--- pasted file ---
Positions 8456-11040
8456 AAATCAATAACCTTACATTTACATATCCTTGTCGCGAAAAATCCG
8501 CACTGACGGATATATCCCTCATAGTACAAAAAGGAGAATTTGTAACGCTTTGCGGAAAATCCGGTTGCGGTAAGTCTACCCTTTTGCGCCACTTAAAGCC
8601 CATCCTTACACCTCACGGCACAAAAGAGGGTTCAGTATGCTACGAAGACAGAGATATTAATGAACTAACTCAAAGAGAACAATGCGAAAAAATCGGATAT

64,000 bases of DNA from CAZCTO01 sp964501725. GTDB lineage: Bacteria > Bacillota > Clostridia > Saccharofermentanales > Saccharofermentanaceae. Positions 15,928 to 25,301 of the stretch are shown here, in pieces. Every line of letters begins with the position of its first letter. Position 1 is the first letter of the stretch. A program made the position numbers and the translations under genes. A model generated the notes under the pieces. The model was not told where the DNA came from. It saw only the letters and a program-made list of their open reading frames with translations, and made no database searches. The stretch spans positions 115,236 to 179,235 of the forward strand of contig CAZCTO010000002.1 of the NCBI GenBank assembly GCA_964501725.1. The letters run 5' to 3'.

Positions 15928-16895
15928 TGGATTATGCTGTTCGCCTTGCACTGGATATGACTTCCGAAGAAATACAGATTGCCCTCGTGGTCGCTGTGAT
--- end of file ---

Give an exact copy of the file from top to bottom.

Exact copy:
Positions 8456-11040
8456 AAATCAATAACCTTACATTTACATATCCTTGTCGCGAAAAATCCG
8501 CACTGACGGATATATCCCTCATAGTACAAAAAGGAGAATTTGTAACGCTTTGCGGAAAATCCGGTTGCGGTAAGTCTACCCTTTTGCGCCACTTAAAGCC
8601 CATCCTTACACCTCACGGCACAAAAGAGGGTTCAGTATGCTACGAAGACAGAGATATTAATGAACTAACTCAAAGAGAACAATGCGAAAAAATCGGATAT

64,000 bases of DNA from CAZCTO01 sp964501725. GTDB lineage: Bacteria > Bacillota > Clostridia > Saccharofermentanales > Saccharofermentanaceae. Positions 15,928 to 25,301 of the stretch are shown here, in pieces. Every line of letters begins with the position of its first letter. Position 1 is the first letter of the stretch. A program made the position numbers and the translations under genes. A model generated the notes under the pieces. The model was not told where the DNA came from. It saw only the letters and a program-made list of their open reading frames with translations, and made no database searches. The stretch spans positions 115,236 to 179,235 of the forward strand of contig CAZCTO010000002.1 of the NCBI GenBank assembly GCA_964501725.1. The letters run 5' to 3'.

Positions 15928-16895
15928 TGGATTATGCTGTTCGCCTTGCACTGGATATGACTTCCGAAGAAATACAGATTGCCCTCGTGGTCGCTGTGAT